As we’ve mentioned in a few recent blog posts, the Replify office has a great city centre location. Close to plenty of shops, bars, restaurants etc. Which proves convenient at lunchtimes when I like to stretch my legs, go to my regular place, and take my lunch back to the office. While there are lots of options available, I tend to keep going back to the same places again and again. This is quite similar to protocol optimization.
My experience consists of going to my favourite Lebanese restaurant that do a great takeaway lunch deal (a wrap, chips and a drink for £5). I’ve been going there for years and I usually plump for a Kafta wrap with extra garlic sauce, chips and a Coke.
A normal person would go into the restaurant, look at the menu, decide what they want, order it and wait for it to be cooked. The owner would tell them it was ready and ask what drink the customer wanted. The customer would answer and the owner would tell him the bill will be £5. The customer would find the money, pay and be on their way. This is probably how most of their customers conduct business.
However, when I go there, things are much more efficient. I enter the restaurant and say Hello. They ask if I want the usual. I usually tell them that I do, They cook it, and tell me it is ready and give me a can of Coke. I give them £5 and go on my way. I’m such an easy customer to deal with as I save them time. *
Similarly, when you ask your browser to load a web-page, it is a similar process. The browser has to establish contact with the web server tell it; what user agent it is using, what types of pages it can accept and ask for a URL. The web server may ask for authentication details and then send on the content of URL along with details as the type of content contained and how it is encoded.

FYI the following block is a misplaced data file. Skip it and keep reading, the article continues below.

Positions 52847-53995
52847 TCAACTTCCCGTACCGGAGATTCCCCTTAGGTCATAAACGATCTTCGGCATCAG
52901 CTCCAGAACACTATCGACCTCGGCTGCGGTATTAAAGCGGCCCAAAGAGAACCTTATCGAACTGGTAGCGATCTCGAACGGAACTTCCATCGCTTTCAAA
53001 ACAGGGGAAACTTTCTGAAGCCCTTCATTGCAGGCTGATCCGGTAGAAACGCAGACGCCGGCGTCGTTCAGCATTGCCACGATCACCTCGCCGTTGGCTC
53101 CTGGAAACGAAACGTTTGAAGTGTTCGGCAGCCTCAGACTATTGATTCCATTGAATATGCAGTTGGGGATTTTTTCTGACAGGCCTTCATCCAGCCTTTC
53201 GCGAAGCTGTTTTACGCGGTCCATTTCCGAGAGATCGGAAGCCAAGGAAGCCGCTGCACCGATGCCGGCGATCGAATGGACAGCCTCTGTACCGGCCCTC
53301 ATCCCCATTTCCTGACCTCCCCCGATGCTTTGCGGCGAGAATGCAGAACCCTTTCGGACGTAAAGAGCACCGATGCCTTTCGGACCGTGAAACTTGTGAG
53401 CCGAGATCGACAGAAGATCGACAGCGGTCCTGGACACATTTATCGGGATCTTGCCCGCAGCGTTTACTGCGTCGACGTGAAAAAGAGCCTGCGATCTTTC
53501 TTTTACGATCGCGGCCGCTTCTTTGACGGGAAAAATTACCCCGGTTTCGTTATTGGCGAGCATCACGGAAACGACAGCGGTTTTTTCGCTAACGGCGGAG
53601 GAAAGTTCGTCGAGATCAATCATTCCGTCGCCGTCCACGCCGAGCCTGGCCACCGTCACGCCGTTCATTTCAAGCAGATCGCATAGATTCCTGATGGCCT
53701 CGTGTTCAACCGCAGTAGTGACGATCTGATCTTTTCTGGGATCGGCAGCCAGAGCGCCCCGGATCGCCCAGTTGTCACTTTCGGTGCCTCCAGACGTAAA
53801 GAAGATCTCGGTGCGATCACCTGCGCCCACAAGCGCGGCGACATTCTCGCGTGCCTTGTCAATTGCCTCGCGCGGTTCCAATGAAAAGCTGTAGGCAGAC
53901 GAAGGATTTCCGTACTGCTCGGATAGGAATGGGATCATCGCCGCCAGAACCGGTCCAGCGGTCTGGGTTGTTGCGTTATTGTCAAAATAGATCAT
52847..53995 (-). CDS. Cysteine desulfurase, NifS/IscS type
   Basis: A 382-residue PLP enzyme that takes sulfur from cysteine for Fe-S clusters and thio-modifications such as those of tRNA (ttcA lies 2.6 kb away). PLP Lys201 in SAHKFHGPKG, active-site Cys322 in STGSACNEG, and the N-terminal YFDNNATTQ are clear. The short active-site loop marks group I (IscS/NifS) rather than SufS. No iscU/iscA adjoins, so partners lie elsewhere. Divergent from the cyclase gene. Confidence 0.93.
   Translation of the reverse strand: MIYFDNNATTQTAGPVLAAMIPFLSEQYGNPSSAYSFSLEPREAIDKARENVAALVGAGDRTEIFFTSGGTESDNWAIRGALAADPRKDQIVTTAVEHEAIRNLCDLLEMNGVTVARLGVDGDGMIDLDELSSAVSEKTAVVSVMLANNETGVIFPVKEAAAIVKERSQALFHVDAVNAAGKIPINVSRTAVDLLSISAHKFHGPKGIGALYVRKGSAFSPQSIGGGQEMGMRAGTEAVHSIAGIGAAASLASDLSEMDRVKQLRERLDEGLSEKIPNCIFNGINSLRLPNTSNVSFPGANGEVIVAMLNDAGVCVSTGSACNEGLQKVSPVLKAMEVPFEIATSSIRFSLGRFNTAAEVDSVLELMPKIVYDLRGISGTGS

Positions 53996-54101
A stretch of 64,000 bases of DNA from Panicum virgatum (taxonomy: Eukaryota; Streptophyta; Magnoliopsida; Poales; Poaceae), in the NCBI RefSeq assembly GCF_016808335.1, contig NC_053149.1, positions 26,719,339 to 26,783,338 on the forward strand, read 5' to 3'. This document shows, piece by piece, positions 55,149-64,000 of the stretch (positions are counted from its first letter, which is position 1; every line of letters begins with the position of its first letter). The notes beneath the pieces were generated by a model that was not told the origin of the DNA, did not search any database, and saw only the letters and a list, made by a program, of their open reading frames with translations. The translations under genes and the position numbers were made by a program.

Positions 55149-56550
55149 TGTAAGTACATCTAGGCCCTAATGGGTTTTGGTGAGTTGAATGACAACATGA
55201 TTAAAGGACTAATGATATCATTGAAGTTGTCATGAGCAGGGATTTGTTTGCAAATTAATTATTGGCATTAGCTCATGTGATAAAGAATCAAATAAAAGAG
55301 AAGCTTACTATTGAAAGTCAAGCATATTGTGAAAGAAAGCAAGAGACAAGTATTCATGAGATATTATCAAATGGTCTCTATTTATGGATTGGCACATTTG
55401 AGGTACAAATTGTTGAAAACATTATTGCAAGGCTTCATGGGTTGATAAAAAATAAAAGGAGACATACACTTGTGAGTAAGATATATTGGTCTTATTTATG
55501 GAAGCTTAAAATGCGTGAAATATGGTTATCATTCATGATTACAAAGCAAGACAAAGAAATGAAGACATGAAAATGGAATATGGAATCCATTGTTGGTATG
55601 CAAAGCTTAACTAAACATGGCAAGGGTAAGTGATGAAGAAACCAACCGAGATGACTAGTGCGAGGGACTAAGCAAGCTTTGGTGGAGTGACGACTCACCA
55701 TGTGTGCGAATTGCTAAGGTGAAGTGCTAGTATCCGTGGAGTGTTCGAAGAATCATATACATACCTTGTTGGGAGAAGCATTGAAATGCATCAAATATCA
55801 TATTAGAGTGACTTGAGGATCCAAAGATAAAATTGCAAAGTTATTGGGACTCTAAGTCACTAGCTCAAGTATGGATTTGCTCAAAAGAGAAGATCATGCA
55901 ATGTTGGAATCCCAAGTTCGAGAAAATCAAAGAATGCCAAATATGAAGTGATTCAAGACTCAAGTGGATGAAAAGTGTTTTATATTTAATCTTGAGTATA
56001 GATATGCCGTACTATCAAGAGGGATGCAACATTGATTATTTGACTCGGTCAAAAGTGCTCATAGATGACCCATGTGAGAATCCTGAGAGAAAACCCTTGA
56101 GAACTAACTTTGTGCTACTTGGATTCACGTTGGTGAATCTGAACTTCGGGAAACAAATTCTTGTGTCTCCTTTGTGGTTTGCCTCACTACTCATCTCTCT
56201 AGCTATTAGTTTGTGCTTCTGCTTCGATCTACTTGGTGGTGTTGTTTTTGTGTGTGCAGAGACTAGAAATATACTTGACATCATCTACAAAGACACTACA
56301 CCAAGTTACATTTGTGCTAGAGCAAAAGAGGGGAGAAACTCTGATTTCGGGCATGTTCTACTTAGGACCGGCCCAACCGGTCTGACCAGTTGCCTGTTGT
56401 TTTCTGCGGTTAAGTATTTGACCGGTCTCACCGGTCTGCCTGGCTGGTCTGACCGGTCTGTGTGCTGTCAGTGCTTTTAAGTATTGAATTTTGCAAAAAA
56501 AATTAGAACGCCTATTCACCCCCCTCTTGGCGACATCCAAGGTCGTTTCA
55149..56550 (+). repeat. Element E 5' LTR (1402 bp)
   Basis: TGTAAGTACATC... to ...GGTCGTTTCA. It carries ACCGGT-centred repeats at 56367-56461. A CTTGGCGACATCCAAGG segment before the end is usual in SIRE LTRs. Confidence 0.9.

Also you should remember, the browser generally doesn’t just request a single web page. It will make a separate request for each resource in the web page. (e.g. Each image, script file, stylesheet etc) Each of these requests will have to go through the same convoluted process.
If Replify Accelerator is installed, it will realise the browser is “speaking” HTTP and will invoke its HTTP protocol handler functionality. This will act in a similar way to me ordering my lunch and prevent the formalities for each request from using up valuable bandwidth. However, the end page that the browser receives will still be the same.
This protocol optimization can save maybe 100 bytes for each web request. This isn’t a massive amount, but when you consider; a web page could have over 100 resources; a user could visit an optimized page tens of times a day; multiple users could visit – the amount of data saved through protocol optimization alone can start to be significant.
In addition to protocol optimization, Replify Accelerator will also compress the actual body of the request. This helps to retrieve previously understood data from its cache which will be the main contributor to the WAN offload.
If you want to know more about how our HTTP protocol optimization works or where the Lebanese restaurant is located please contact firstname.lastname@example.org for more information.